You want employees with drive and ambition but when it comes to salary negotiations, you may wish you had a few wallflowers. We’ve all seen a lot of info out there for how to get what you are worth in the job market, but what if you are sitting on the other side of the desk? You have the open spot to fill but also the department budget to manage. How do you make sure salary negotiations end in success for both you, the organization, and the employee? Here are a few thoughts:
Networking is not just for job seekers anymore.
Eighty percent of all jobs are found through networking. But it’s up to you to spread the word. Talk it up. Let people know what you are looking for and your talent pool may fill up quickly. The more you expand your search, the more experiences you may be able to tap into and the more you may get for your budgeted salary-dollar.
The hiring process is a two-way street.
Not only are you getting to know the candidate during this potentially stressful time, they’re checking you out as well. Be clear about the culture and if hiring from within is part of it, let your candidate know. Particularly, if the open position is due to expansion or a promotion, this could play a vital role in how anxious the successful candidate is to join your team.
Do your research.
Know the market and know your competitors. What is the going rate for this position elsewhere, both in your region and elsewhere? If you are relocating someone, make sure those numbers are accounted for in the budget, and if not, be clear about that from the beginning.
Know your limits.
When that perfect candidate walks through your door, you may be tempted to stretch your expected salary proposal. While flexibility is a sign of a dynamic organization, too much can shift the balance of power and create unrest in your happy work family. Setting unrealistic expectations early on sets the stage for future disappointment and may plant the seed of resentment going forward.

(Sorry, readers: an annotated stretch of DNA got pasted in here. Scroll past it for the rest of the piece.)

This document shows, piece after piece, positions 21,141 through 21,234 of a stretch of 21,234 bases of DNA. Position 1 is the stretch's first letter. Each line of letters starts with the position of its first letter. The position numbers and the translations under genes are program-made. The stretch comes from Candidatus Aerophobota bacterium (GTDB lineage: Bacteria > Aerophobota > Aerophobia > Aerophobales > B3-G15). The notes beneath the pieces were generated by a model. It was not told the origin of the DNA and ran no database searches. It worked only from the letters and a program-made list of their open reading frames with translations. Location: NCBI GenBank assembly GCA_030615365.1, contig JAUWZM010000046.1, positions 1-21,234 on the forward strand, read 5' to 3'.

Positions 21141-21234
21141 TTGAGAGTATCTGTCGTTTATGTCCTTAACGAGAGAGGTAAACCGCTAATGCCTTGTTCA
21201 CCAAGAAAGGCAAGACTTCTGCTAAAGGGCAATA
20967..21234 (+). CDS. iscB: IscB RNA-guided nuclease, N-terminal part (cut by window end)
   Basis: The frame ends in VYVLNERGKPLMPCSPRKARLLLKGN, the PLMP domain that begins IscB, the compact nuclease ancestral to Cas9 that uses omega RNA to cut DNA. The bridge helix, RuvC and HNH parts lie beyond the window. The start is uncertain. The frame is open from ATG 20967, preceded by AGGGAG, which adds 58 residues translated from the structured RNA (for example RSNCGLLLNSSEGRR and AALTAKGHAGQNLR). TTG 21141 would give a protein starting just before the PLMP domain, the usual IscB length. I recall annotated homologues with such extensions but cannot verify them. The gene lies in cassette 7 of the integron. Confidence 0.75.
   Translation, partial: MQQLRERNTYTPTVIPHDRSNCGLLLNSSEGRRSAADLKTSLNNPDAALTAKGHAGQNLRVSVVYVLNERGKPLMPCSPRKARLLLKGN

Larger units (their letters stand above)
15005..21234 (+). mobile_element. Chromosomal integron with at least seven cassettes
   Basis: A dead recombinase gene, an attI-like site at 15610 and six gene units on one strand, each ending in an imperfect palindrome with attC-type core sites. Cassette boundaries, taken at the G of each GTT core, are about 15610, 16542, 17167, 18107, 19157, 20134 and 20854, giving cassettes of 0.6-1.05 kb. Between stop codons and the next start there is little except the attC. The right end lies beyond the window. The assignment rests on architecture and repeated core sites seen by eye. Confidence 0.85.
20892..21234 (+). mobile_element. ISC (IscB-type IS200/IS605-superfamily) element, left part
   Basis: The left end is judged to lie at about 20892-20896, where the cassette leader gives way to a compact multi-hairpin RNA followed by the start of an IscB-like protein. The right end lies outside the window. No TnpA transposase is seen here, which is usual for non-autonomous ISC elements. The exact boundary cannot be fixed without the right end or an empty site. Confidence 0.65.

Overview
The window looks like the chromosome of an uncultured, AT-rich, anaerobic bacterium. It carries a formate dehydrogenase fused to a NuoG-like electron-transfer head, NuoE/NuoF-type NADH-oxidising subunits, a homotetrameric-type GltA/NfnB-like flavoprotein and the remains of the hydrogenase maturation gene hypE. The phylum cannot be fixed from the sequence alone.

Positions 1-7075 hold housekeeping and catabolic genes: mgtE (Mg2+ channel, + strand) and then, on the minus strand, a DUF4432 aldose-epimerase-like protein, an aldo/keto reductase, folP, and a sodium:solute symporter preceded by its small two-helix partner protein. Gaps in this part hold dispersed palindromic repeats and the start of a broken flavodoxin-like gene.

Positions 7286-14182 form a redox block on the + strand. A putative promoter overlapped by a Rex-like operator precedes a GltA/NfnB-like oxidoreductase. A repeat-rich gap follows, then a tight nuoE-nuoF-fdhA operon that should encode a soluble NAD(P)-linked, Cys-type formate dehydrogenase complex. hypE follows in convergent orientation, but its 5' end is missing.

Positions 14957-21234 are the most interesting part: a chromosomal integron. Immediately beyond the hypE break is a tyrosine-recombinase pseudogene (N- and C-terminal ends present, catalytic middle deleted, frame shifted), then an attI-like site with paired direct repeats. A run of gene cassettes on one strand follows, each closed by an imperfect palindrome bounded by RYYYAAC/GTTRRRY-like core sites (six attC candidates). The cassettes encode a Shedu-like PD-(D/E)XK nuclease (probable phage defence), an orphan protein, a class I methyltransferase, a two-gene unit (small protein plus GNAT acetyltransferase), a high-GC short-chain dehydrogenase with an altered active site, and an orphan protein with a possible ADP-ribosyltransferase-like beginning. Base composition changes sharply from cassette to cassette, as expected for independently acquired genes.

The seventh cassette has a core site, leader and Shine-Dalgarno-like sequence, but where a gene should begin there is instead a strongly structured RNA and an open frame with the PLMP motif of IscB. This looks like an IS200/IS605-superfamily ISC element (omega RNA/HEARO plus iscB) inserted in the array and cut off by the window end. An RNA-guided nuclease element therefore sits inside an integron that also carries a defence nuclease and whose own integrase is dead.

Paint the big picture.
Think long term and get your ideal candidate to do so as well. If your base can’t be moved, talk about potential growth as the company expands. Perhaps add incremental bonuses based on future growth where the employee can really effect the results both for the organization and for his or herself.
Use all the tools you’ve got.
Salary is only one aspect of compensation. Benefits, signing bonus, relocation packages all play a huge role in a candidate’s decision to move from one position or organization to another. If salary is non- negotiable, perhaps additional vacation days, or even lightening up on the requirements to take them may be? Be open, you never know what hot buttons may turn the tide for a candidate.
Check out www.jobs-salary.com or www.glassdoor.com/Salary/Salary-com-Salaries-E35301.htm for more information.